Building and managing one of something isn’t THAT hard. Dealing with fleets of things is harder. That’s why Google Anthos exists. It’s got a subsystem called Anthos Config Management (ACM). In addition to embedding the above-mentioned Config Connector, this system includes an ability to synchronize configurations across clusters (Config Sync), and apply policies to clusters based on Open Policy Agent Gatekeeper (Policy Controller). All these declarative configs and policies are stored in a git repo. We recently made it possible to use ACM as a standalone service for GKE clusters. So you might build up a cluster that looks like this:

What this looks like in real life is that there’s a “Config Management” tab on the GKE view in the Console. When you choose that, you register a cluster with a fleet. A fleet shares a configuration source, so all the registered clusters are identically configured.

Once I registered my GKE cluster, I chose a GitHub repo that held my default configurations and policies.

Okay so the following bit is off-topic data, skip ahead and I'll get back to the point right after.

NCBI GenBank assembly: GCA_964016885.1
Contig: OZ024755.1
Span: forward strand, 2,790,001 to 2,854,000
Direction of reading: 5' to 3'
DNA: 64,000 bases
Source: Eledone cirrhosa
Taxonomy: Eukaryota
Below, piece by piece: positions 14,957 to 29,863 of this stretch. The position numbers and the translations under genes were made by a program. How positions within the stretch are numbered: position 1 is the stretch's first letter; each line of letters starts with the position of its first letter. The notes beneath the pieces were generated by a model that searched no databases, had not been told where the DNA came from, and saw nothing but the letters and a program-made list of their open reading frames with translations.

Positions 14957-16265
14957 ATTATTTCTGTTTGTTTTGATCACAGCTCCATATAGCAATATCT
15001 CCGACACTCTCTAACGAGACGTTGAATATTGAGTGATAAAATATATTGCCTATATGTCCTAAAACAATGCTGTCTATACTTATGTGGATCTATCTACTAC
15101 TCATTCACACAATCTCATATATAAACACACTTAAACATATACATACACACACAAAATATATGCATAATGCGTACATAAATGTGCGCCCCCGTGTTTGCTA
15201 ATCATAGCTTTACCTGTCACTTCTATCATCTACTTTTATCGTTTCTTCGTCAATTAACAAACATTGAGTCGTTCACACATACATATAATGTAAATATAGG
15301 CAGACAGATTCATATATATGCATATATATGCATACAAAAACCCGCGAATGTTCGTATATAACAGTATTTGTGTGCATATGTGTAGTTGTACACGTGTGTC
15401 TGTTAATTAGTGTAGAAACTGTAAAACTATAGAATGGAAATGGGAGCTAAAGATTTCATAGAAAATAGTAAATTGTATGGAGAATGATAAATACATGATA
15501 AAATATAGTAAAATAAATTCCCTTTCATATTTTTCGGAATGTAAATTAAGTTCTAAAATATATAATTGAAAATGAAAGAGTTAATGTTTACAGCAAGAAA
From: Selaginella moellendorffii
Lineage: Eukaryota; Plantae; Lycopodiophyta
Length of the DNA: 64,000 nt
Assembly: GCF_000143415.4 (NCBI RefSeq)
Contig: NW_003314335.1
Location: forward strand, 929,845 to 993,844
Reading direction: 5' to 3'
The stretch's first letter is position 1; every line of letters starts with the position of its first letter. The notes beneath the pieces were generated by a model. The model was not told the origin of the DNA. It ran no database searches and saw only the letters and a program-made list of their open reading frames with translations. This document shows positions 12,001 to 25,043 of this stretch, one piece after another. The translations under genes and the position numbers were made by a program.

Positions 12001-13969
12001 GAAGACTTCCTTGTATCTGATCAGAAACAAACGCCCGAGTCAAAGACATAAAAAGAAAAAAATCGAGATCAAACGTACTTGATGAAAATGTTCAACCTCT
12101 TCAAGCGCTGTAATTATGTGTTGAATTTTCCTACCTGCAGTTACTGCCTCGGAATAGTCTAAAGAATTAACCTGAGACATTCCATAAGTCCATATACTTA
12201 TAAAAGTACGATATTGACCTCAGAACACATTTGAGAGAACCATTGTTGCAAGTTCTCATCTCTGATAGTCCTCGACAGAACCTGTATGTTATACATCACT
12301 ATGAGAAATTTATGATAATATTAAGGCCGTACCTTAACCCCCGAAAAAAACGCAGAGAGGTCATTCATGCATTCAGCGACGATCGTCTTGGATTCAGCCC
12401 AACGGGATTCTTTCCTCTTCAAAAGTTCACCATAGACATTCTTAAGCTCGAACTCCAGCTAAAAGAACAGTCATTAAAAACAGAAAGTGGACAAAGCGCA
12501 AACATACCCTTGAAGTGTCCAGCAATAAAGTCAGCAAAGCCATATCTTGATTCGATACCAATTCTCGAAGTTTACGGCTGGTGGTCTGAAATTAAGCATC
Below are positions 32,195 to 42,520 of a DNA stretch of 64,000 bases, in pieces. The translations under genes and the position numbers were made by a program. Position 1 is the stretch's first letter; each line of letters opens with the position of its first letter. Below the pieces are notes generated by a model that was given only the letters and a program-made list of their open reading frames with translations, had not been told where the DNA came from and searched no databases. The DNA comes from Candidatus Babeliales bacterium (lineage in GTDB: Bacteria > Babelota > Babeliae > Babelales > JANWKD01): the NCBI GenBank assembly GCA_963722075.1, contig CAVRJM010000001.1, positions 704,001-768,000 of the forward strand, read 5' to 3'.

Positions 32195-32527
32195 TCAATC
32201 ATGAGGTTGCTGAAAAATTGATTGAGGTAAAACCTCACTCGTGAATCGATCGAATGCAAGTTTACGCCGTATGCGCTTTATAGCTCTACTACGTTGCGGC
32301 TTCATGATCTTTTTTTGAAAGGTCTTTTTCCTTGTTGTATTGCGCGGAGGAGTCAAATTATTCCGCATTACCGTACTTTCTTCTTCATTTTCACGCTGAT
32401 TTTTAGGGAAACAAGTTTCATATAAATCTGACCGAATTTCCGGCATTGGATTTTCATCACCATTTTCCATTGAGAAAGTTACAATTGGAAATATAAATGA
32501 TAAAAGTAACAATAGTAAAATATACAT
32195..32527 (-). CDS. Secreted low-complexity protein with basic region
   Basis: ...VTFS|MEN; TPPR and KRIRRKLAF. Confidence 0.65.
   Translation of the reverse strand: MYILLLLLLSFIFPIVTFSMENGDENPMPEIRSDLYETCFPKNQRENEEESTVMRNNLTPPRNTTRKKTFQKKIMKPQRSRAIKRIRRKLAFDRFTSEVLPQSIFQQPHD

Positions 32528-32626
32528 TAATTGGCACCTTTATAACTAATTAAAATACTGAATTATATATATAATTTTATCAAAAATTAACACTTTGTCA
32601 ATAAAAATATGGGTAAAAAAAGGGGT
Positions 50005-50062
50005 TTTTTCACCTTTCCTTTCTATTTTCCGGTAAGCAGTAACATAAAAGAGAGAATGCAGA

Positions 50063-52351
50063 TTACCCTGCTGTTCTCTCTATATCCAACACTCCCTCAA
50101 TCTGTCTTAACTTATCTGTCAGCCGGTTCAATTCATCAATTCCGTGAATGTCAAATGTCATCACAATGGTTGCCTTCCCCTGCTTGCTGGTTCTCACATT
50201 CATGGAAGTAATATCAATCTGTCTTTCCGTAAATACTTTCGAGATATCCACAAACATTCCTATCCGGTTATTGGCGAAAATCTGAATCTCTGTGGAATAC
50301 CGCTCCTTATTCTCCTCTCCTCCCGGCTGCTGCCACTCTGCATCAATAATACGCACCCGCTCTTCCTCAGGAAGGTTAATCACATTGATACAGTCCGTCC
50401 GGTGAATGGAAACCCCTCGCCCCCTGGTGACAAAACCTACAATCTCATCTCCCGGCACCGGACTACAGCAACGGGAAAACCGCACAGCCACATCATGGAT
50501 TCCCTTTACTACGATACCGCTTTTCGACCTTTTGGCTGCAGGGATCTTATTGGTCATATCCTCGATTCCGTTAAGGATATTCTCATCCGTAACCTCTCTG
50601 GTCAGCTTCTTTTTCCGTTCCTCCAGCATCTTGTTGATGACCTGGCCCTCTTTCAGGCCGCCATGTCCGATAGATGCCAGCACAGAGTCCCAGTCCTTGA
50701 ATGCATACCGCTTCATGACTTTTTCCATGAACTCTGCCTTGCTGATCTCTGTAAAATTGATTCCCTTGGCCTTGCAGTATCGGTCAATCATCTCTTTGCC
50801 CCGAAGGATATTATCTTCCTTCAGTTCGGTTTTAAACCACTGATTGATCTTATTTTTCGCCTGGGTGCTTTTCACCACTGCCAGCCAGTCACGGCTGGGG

Finally, I configured Policy Controller on this GKE cluster. This comes with a few dozen Google-provided constraint templates you can use to apply cluster constraints. Or bring your own. My repo above includes a constraint that limits how much CPU and memory a pod can have in a specific namespace.

At this point, I have a single cluster with policy guardrails and applied configurations. I also have the option of adding the Config Connector to a cluster directly. In that scenario, a cluster might look like this:

In that diagram, the GKE cluster not only has the GKE Config Management capabilities turned on (Config Sync and Policy Controller), but we’ve also added the Config Connector. You can add that feature during cluster provisioning, or after the fact, as I show below.

Once you create an identity for the Config Connector to use, and annotate a Kubernetes namespace that holds the created resources, you’re good to go. I see all the cloud services we can create and manage by logging into my cluster and issuing this command:

kubectl get crds --selector